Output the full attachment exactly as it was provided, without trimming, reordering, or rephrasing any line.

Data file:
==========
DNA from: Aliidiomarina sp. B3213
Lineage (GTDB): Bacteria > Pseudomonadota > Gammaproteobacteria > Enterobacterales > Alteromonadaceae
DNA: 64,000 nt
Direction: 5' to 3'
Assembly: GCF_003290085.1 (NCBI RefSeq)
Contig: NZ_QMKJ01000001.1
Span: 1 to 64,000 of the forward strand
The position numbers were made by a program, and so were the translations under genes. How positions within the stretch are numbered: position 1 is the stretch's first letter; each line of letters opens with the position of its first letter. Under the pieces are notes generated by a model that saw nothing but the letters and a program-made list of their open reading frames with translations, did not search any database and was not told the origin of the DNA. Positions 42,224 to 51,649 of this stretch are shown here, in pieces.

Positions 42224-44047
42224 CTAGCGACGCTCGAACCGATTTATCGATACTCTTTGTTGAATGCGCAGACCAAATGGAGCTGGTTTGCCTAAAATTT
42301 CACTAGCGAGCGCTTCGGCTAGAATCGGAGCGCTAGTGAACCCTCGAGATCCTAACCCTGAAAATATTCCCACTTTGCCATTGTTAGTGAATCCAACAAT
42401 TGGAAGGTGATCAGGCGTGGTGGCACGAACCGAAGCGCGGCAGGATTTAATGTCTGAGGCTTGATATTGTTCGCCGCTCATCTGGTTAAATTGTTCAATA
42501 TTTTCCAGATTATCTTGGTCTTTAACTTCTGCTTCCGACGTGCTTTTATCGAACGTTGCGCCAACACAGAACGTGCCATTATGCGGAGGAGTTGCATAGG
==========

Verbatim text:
DNA from: Aliidiomarina sp. B3213
Lineage (GTDB): Bacteria > Pseudomonadota > Gammaproteobacteria > Enterobacterales > Alteromonadaceae
DNA: 64,000 nt
Direction: 5' to 3'
Assembly: GCF_003290085.1 (NCBI RefSeq)
Contig: NZ_QMKJ01000001.1
Span: 1 to 64,000 of the forward strand
The position numbers were made by a program, and so were the translations under genes. How positions within the stretch are numbered: position 1 is the stretch's first letter; each line of letters opens with the position of its first letter. Under the pieces are notes generated by a model that saw nothing but the letters and a program-made list of their open reading frames with translations, did not search any database and was not told the origin of the DNA. Positions 42,224 to 51,649 of this stretch are shown here, in pieces.

Positions 42224-44047
42224 CTAGCGACGCTCGAACCGATTTATCGATACTCTTTGTTGAATGCGCAGACCAAATGGAGCTGGTTTGCCTAAAATTT
42301 CACTAGCGAGCGCTTCGGCTAGAATCGGAGCGCTAGTGAACCCTCGAGATCCTAACCCTGAAAATATTCCCACTTTGCCATTGTTAGTGAATCCAACAAT
42401 TGGAAGGTGATCAGGCGTGGTGGCACGAACCGAAGCGCGGCAGGATTTAATGTCTGAGGCTTGATATTGTTCGCCGCTCATCTGGTTAAATTGTTCAATA
42501 TTTTCCAGATTATCTTGGTCTTTAACTTCTGCTTCCGACGTGCTTTTATCGAACGTTGCGCCAACACAGAACGTGCCATTATGCGGAGGAGTTGCATAGG